The COVID-19 pandemic has massively accelerated the adoption of telemedicine in America’s healthcare system – a tenfold increase over what was seen in 2019. Moreover, in response to social distancing guidelines and insurance companies providing more coverage, people are now flocking towards remote appointments rather than traditional visits with their doctor.
In an increasingly digital world, virtual mental health care services are becoming more widely available – particularly in rural areas. Specialists can complete thousands of visits per month on behalf of nursing home staff members, all through secure computer systems and after carefully reading each patient’s electronic medical record before every appointment.
With the onset of COVID-19, there has been an unprecedented demand for expert support and services at care facilities as seniors face immense stress during their aging process due to isolation and fear. To make these resources readily available, states have given more power to nurse practitioners while it’s also become simpler to bill both public and private insurance plans for mental health treatment; this is all made possible thanks to developments such as electronic medical records & video systems technology.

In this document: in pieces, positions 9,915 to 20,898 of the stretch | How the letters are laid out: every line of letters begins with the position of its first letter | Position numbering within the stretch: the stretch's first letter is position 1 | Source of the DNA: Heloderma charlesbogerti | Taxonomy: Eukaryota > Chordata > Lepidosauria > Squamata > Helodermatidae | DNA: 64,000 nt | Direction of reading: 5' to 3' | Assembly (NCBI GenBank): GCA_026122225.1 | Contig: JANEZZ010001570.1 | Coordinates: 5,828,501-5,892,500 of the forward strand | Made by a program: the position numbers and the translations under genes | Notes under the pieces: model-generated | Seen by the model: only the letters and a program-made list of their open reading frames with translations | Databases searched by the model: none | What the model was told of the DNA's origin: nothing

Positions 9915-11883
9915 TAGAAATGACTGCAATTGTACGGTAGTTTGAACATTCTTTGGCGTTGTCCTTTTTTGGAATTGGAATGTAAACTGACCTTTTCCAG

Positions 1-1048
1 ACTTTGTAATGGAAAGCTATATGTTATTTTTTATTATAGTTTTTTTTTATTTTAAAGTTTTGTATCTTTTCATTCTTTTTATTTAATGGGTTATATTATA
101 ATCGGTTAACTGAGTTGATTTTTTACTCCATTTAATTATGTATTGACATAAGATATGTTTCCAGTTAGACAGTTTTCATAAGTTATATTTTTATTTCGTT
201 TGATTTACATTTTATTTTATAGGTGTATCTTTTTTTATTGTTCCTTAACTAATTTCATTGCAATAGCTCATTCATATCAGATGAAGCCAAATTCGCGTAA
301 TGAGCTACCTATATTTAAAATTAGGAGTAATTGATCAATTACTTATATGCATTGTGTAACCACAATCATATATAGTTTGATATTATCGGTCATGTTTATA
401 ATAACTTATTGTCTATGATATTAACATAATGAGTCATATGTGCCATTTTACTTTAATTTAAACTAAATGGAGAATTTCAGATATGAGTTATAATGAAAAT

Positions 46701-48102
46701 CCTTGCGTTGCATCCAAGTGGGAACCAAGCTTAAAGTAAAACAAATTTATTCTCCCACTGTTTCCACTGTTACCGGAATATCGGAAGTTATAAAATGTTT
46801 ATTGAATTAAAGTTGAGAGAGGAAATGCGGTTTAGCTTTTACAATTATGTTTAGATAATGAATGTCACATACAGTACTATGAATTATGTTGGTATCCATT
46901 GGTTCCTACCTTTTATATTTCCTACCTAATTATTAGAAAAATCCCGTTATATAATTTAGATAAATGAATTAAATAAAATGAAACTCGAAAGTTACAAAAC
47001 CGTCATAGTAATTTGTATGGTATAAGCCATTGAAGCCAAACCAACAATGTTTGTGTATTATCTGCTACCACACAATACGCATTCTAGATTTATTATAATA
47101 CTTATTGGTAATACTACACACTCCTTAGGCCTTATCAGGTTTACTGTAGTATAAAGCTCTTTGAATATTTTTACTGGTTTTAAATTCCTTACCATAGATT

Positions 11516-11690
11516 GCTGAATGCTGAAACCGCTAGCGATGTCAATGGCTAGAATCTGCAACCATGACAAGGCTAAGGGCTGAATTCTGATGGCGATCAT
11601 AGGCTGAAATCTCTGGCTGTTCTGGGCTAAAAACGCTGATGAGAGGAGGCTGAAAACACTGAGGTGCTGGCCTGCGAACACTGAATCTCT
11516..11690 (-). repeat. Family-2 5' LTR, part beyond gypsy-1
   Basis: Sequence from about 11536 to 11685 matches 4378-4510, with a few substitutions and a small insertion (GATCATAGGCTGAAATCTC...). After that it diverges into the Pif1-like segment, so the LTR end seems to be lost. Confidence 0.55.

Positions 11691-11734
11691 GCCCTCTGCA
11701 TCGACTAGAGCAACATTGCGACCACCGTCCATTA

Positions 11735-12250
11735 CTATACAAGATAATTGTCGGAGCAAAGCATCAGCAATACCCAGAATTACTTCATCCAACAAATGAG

Even after the pandemic subsides, Medicare looks poised to continue enabling rural communities access to mental health care remotely. Remote services are often necessary due to a lack of resources in rural areas – resulting in increased support critical for those who need it most during times of uncertainty.
Telehealth visits provide invaluable assistance to care facility residents, allowing them and their families much-needed support during difficult times. However, those with dementia present a unique challenge as they may not understand the video feed technology or how it works. To help mitigate these challenges for patients and staff members alike, an attendant is typically required for appointments. In addition, mental health professionals can seek advice from facility personnel about treatments that best suit each resident’s needs.
Before telemedicine was mainstreamed in rural areas such as nursing homes, time-consuming transportation requirements and anxiety-inducing journeys disadvantaged many of its most vulnerable citizens, but now, appropriate treatments are no longer out of reach.